The nRF Connect for VS Code extension provides a custom
nrf-connect debug type to help troubleshoot problems.
The debug type is integrated with the Visual Studio Code debugger and is meant for the nRF Connect SDK applications.
It is based on Microsoft's debug adaptor and it allows you to analyze the thread, memory, and peripherals of your application.
The features listed on this page require manually enabling debugging options. If you start debugging without enabling these options, the debugger will start without the features provided by the
nrf-connect debug type.
The debug type comes with the following features:
- Dedicated nRF Debug panel in the Panel View with sections dedicated to thread and memory analysis (Thread Viewer and Memory Explorer, respectively).
- Dedicated Peripherals View in the Debug Sidebar.
- Dedicated settings, such as
- Customizable launch and debug actions (see the dedicated guide for more information).
- Integration with applications based on the nRF Connect SDK.
The Thread Viewer shows information about specific threads in your application, when applicable.
When debugging starts, the debugger pulls the threads out of the kernel and creates an entry in the Viewer for each thread it can find. The threads are listed in the order that they were started. Their state uses Zephyr's thread states and is only updated when the debugger is stopped. While the device is running, the View is frozen. Any state in the table is stale until execution is stopped again.
See the Panel Views page for more information about the UI of the Thread Viewer and the How to work with the Thread Viewer page for detailed information about the actions you can take in this part of the extension.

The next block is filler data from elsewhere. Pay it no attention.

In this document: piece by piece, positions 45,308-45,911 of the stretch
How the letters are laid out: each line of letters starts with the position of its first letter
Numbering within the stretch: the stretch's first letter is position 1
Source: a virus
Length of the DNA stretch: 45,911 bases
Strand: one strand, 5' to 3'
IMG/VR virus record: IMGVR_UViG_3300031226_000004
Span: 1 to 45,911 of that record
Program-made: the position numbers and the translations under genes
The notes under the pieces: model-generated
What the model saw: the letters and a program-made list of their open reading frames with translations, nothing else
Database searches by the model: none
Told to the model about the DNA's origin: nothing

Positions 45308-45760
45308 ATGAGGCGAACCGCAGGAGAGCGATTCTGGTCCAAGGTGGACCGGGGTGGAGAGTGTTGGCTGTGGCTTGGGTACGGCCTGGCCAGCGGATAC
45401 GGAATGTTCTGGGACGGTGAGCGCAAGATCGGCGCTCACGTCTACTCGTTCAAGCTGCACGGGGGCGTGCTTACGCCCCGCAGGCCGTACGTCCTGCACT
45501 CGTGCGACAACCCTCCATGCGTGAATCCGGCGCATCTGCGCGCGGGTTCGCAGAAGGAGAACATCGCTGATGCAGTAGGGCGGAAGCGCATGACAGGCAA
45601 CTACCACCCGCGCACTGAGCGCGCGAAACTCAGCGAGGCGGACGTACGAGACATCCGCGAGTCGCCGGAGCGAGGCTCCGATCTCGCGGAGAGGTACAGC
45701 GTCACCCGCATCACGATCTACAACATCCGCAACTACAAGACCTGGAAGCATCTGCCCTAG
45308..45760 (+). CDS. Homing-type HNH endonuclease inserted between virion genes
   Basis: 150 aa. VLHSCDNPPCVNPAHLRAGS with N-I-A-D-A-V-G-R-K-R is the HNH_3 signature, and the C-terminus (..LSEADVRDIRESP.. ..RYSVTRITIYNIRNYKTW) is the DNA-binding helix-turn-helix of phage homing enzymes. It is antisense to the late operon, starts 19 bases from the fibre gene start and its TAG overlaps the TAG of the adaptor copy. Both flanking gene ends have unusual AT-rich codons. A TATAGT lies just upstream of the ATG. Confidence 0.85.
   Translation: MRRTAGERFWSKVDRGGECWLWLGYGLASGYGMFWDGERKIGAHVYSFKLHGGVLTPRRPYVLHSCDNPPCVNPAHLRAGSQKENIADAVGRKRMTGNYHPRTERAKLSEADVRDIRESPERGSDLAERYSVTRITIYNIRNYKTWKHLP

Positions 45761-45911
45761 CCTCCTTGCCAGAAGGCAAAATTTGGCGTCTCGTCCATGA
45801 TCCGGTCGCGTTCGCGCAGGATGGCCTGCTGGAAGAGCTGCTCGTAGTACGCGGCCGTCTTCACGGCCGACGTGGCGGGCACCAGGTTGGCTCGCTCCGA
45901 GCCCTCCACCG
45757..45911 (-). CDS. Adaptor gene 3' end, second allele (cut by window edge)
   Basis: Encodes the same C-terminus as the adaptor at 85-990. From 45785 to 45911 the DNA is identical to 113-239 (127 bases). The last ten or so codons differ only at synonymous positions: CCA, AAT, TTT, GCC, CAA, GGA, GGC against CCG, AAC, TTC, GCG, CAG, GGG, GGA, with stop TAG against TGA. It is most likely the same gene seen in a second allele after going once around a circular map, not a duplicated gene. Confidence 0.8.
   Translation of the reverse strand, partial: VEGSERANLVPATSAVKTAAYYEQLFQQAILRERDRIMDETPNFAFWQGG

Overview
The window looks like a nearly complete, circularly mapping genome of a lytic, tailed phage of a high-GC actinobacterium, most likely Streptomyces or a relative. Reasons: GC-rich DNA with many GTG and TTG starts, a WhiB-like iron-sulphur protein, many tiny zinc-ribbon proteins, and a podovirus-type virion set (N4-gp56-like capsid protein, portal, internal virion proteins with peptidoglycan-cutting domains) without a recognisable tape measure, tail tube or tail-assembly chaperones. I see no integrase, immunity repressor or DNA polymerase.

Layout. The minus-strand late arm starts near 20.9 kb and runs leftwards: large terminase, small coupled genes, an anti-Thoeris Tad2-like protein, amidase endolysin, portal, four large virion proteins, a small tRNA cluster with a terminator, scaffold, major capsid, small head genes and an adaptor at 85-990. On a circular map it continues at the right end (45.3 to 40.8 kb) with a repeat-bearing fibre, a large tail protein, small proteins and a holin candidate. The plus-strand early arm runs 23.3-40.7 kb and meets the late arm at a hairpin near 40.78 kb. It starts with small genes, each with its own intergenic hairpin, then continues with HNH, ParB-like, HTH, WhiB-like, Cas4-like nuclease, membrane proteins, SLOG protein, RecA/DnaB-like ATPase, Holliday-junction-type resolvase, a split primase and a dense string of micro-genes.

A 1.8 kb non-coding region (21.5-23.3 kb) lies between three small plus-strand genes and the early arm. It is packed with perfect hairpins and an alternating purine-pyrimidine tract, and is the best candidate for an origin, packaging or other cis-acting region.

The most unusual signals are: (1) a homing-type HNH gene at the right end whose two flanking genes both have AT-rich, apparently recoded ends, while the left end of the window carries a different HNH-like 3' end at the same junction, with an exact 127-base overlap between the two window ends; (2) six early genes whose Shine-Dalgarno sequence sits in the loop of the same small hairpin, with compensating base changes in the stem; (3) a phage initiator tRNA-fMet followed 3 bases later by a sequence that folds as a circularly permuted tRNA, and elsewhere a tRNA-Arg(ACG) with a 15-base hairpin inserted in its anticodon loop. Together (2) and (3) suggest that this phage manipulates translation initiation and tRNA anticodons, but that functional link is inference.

The Memory Explorer displays information about memory content.
To display the memory content in your application with the symbol overlay, you must enable the debug symbol when adding the build. Failing to do so will just list the raw memory in the Memory Explorer.
See the Panel Views page for more information about the UI of the Memory Explorer and the How to work with the Memory Explorer page for detailed information about the actions you can take in this part of the extension, including how to create a custom memory region, which functions as a shortcut view of the configured memory address.
When debugging starts, the debugger shows a memory map of peripherals from your device's SVD file and displays the values of their registers and fields. You can use this information to monitor and troubleshoot your hardware behavior.
The Peripherals View appears in the Debug Sidebar when debugging starts.